Marches And Mazurkas: Music's Role In Figure Skating History

"Skating to music is the most rhythmic of all exercises and far surpasses dancing in enjoyment and benefit." - Charlotte Oelschlägel

"The character of the accompaniment to a skater's movement must be harmonious with the character of the action - not dragging along legato when the skater is moving presto." - H. Van Buren Magonigle, "Skating" magazine, November 1932

Surprisingly, an often neglected detail when considering each and every story that pops up when researching skating history is the music that skaters performed to. American skating king Jackson Haines may have been one of the first to popularize the marriage of music and movement on ice but the early history of skating's relationship with music goes far beyond that.

Military bands often played at ice rinks in the late nineteenth and early twentieth century and set the tone of classical music being widely accepted as appropriate music for free skating. Many prominent skating authors of the era such as George Browne and Madge and Edgar Syers advocated setting free skating programs to marches and waltzes. Irving Brokaw's 1910 book "The Art Of Skating" further proposed suitable music suggestions for free skating, including waltzes to Strauss, "L'Estudiantina" and "Dollar Princess", two-steps to "A Frangesa" and "Yankee Patrol", a Swedish mazurka to "La Czarina" and Russian polkas.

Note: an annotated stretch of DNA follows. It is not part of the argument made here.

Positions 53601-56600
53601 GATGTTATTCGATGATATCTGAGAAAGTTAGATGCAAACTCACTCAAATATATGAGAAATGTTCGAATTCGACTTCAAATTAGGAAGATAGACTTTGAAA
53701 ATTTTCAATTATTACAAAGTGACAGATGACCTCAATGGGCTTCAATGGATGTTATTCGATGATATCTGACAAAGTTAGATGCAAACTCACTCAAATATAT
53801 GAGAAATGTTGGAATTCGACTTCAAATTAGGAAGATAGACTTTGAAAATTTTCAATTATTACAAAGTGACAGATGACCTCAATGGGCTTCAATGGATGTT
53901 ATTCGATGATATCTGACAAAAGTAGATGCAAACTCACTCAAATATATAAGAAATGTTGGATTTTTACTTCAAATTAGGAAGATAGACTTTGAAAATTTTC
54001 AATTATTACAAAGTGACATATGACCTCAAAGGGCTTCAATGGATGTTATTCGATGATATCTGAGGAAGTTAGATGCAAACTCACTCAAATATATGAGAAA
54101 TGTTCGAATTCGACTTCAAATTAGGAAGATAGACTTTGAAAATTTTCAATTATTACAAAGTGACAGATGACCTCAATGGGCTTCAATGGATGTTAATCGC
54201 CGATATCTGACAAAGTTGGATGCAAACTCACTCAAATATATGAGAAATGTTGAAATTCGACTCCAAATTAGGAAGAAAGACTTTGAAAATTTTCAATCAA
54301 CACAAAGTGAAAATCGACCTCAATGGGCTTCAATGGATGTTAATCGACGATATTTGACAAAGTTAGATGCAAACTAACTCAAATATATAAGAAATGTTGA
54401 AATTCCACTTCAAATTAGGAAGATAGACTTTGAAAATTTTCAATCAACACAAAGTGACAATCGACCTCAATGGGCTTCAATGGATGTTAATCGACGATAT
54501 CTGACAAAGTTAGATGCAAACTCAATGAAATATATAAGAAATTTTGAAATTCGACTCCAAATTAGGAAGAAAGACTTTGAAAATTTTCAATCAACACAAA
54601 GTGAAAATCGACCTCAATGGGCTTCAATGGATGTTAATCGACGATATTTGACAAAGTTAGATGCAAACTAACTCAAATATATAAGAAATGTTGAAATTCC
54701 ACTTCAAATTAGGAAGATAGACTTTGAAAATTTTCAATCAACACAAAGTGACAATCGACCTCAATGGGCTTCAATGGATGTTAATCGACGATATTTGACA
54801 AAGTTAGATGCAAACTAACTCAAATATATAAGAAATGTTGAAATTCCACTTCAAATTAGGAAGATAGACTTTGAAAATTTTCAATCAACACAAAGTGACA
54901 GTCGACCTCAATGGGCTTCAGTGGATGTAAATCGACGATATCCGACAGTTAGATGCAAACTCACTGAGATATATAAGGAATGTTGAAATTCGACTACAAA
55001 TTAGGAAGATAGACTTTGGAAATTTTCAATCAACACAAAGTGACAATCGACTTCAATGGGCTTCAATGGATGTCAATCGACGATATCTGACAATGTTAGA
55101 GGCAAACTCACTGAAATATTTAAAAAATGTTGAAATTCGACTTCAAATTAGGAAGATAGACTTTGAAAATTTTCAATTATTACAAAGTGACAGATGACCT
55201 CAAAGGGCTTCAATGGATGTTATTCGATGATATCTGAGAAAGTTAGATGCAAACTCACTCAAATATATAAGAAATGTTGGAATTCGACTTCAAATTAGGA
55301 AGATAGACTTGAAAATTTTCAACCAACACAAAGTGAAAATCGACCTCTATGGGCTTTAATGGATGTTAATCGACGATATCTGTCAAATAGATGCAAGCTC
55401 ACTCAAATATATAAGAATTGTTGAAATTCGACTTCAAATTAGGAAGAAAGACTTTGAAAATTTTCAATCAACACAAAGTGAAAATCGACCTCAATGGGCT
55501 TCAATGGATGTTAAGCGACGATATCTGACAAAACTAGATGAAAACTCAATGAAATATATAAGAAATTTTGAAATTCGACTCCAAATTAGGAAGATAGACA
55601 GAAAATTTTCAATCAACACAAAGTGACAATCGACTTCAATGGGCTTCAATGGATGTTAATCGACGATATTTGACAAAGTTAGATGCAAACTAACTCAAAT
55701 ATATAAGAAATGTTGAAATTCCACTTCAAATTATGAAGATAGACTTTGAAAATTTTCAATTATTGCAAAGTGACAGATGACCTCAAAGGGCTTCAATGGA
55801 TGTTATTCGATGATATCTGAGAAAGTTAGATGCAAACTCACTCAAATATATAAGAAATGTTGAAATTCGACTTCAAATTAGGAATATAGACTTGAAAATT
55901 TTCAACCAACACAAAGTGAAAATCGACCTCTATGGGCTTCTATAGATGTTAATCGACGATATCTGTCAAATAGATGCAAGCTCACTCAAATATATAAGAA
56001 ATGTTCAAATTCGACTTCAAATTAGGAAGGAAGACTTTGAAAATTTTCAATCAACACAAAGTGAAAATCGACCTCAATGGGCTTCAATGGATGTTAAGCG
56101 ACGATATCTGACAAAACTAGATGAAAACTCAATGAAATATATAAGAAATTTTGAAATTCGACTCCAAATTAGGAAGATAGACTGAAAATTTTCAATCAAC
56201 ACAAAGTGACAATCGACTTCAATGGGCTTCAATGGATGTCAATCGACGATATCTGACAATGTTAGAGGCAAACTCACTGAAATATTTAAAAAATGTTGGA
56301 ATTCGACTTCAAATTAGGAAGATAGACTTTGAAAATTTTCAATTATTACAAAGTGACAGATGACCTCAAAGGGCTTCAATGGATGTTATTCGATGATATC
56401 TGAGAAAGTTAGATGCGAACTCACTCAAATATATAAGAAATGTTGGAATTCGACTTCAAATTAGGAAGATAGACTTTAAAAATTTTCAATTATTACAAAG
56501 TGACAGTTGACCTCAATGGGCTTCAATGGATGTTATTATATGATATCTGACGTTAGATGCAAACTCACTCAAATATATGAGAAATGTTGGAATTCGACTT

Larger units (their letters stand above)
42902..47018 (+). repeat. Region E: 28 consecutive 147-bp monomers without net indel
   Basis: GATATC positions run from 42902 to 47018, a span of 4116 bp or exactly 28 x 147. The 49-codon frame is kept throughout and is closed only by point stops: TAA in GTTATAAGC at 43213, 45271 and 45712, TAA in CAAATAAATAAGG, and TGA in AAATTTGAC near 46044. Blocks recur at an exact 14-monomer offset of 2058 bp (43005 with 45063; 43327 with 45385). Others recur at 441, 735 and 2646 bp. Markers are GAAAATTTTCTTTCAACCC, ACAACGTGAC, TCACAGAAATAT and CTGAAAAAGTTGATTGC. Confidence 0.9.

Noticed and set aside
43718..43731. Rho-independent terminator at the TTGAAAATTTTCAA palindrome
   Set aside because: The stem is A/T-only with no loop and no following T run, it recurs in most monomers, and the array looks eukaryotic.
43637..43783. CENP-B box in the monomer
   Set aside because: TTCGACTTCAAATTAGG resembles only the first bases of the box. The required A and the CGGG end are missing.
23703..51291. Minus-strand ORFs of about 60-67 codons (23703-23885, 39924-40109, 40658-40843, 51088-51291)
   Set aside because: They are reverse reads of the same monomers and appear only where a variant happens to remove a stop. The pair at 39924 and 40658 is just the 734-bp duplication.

When the well-to-do Lili Kronberger of Hungary won her final of four World Championships in Vienna in 1911, she caused a stir and gained much admiration by bringing an entire military band with her to accompany her performance with a rousing rendition of "Pas De Patineurs". However in the decades that followed (in amateur competition at least) with the exception of musically attentive skaters like Gillis Grafström and Karl Schäfer, many skaters continued to treat music as background to their free skating and not the integral part of the performance it is considered in present day. In fact, some prominent coaches like 1906 World Bronze Medallist Bror Meyer perpetuated this ignorance towards music, instead suggesting that the focus of free skating should be on executing "edges, turns, jumps and two-foot whirls... in such a manner that the spectator gets a clear understanding of the design" and that these designs "do not necessarily have to be timed to music." Meyer wasn't technically wrong though because often times skaters didn't even have the choice of what music they even skated to. At the 1932 Winter Olympics in Lake Placid for instance, all twelve of the men's skaters competing were accompanied by a military band that played the same piece of music: Jacques Offenbach's "Orpheus At The Underworld". Think three or four "Phantom Of The Opera" programs is too much? Imagine twelve programs to the same music in a row!